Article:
A peek inside the Cash house provides a glimpse of a mother-daughter duo heavily involved with community service programs.
“If you have a vision, you need to share that, because sometimes you might be the only impression that others may see. So if you involve yourself and you care and you’re nurturing, that may create the next great leader.”
Those are the words from Laverna Cash, a community leader and a consistent name associated with local projects. Along with her daughter Alex Cash, the two have created a stable of community projects that involve a variety of local organizations. Together, this mother-daughter duo are making our community better.
“It’s good to help others, that’s what life is really about” said the elder Cash, who, she states, has always been a nurturing heart. She adopted four children, including Alex, the youngest. Laverne has opened her doors to six foster children as well. Her commitment to provide support at her home and in the community stems from her years as a teenager.
“It was always a part of me,” said Laverne. “I think it began when I was a teenager, I thought about the real need of helping and really believing that statement — it takes a village.”
While the Atlanta native has certainly become an Ann Arbor staple, her community service work goes above and beyond what could be expected from even the most dedicated public servant. Serving as a childcare provider for over 37 years, she truly has raised a village.
It starts at home
Perhaps because of all that hard work, Ms. Cash exuded humility and considers her time to be a privilege. “It feels really special to do community work and take care of so many people,” she said. “I’ve had the opportunity to take care of my (foster) children’s, children. It’s a pretty good feeling”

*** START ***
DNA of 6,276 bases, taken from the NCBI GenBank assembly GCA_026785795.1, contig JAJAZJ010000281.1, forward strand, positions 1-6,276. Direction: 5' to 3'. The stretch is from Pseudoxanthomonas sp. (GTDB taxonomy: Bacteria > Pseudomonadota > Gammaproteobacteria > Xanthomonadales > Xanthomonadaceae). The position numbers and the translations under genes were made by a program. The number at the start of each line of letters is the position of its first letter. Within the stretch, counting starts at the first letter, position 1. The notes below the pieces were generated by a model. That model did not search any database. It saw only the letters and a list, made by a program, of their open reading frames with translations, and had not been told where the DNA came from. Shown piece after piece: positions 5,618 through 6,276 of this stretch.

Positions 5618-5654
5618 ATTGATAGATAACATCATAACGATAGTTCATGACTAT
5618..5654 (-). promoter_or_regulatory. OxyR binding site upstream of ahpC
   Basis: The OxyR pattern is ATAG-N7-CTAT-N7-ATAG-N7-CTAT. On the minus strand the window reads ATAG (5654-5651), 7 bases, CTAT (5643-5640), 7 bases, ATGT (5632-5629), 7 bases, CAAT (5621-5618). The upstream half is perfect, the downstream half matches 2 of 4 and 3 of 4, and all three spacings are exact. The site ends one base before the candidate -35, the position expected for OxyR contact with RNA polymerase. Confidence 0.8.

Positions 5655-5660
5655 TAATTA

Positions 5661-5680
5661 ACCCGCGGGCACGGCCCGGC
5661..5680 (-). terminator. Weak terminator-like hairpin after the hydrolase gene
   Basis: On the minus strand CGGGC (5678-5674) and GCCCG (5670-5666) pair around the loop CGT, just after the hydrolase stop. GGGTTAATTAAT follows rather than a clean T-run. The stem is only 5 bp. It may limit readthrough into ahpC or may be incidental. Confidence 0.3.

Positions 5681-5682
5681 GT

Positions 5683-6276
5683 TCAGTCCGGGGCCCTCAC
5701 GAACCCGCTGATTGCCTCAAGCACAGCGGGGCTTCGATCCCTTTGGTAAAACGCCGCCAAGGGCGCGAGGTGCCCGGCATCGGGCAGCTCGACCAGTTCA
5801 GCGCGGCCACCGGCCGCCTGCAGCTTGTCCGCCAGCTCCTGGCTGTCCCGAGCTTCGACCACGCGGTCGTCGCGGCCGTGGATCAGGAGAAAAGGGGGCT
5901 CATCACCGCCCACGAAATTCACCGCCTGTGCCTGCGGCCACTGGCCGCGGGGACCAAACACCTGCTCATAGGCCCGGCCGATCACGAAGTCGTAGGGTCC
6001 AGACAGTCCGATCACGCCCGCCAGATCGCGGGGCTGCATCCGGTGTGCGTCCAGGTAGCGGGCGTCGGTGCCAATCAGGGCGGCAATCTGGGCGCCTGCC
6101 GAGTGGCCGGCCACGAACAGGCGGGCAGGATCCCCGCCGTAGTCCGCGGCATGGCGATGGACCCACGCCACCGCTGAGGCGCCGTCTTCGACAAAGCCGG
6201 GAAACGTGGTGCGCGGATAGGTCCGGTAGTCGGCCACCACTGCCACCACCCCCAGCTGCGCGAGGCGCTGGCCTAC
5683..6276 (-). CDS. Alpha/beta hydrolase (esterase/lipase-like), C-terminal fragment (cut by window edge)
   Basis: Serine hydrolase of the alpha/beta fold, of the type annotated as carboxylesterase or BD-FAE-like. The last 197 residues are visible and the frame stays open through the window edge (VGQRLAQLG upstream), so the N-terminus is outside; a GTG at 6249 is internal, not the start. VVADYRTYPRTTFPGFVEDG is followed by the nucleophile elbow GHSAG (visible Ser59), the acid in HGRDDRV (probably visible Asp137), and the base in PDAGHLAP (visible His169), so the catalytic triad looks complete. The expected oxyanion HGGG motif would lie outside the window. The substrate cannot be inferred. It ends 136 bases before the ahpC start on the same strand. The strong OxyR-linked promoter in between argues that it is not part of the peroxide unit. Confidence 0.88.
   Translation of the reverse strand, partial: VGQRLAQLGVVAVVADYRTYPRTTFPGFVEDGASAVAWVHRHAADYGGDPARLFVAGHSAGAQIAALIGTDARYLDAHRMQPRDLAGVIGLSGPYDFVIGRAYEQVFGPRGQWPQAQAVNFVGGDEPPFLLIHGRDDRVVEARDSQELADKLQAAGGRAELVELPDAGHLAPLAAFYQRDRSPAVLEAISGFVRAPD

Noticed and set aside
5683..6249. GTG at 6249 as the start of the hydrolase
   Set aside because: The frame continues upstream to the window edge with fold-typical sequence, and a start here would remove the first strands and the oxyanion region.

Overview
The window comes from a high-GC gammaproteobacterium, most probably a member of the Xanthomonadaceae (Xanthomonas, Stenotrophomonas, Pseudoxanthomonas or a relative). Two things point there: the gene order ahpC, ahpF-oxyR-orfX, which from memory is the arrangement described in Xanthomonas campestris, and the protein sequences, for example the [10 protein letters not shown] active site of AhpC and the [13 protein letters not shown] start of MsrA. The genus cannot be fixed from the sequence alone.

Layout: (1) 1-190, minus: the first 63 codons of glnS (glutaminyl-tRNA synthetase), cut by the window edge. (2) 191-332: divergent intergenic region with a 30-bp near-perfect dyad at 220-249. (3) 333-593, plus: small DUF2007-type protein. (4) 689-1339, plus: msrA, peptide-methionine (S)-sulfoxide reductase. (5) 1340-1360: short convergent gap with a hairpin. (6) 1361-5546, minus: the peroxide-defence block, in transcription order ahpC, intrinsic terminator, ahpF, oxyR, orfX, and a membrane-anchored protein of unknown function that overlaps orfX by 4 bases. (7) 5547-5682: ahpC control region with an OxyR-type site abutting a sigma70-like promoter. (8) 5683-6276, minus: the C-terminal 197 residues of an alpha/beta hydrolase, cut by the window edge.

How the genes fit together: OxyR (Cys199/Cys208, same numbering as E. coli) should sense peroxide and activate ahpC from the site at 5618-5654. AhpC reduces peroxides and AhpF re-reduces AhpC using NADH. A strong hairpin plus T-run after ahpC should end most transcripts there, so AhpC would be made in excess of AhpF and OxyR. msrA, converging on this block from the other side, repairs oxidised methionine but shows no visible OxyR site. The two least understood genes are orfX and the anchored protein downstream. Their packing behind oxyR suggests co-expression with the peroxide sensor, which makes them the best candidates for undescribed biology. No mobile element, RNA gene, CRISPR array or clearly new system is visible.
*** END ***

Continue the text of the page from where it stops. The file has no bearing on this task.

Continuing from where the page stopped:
Alex proves that the apple certainly doesn’t fall far from the tree. Her involvement through her school showcases just how far hard work can carry you. Currently a senior at Skyline High School, Alex’s impact can be felt throughout the community as she serves as President of her school’s Black Student Union, plays on the softball team, and works on a variety of community service projects. Together with her mother, they ran the youth program at New Hope Baptist Church, bringing high school freshman and sophomores to various camps and activities.
She certainly follows her mother, as a leader within her social group by working to promote self-love within the African American community.
“I feel like it’s important to promote self-love and to feel great about being yourself,” said Alex. “It should feel good being black. I just want to help the students that don’t see it.”
The younger Cash is currently weighing her college options (she’s certain she wants to attend an HBCU (historically black college and university)) while planning several community service projects that she, as President of the the Black Student Union, plan to execute by the year’s end. Those projects include summer camps, working with food banks, the Ann Arbor YMCA, school projects,and church community service projects.
“We want to do coat drives, food gathering, and other projects as well throughout the school year,” said Alex. “We want to help other students.”
This mother-daughter combination continues to improve their community before Alex begins her college career. Laverne Cash has kind and inspiring words for the children of the future, stating “You can be anything you want. It’s important to understand there’s no little ‘I’s’ or little ‘me’s’ here, You matter in this world. Be proud of You. You are very important. Tell yourself you are. It’s important to let your little light shine.”